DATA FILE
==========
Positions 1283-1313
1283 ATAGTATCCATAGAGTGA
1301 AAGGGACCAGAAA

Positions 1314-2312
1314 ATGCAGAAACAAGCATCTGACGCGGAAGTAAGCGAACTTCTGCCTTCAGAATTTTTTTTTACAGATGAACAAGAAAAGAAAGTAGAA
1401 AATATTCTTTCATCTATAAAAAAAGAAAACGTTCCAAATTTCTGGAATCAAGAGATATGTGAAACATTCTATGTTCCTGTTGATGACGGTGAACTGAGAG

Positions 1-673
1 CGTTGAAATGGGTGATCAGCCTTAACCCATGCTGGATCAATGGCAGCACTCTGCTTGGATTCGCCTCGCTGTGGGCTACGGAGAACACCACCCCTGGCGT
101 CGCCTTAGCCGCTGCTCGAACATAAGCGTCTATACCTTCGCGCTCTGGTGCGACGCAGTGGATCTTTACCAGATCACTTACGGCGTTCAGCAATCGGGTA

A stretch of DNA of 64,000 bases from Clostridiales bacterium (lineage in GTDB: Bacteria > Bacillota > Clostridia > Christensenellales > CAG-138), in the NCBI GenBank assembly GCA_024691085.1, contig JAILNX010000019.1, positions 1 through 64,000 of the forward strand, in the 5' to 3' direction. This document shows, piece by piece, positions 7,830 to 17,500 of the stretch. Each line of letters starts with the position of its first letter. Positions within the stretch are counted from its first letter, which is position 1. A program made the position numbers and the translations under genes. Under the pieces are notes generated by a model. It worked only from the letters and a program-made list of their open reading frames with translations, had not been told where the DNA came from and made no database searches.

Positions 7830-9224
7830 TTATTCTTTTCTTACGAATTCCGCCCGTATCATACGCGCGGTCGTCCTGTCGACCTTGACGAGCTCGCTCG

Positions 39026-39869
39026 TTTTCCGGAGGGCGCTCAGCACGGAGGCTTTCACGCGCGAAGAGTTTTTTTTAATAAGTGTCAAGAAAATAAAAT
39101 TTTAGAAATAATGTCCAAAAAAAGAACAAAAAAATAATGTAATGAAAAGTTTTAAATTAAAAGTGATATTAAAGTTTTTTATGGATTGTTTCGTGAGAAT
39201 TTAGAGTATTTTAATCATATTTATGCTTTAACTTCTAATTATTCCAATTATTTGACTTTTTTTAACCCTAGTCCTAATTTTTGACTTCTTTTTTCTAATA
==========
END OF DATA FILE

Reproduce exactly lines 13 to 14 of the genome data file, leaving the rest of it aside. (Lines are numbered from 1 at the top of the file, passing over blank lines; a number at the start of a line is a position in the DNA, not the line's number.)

Positions 39026-39869
39026 TTTTCCGGAGGGCGCTCAGCACGGAGGCTTTCACGCGCGAAGAGTTTTTTTTAATAAGTGTCAAGAAAATAAAAT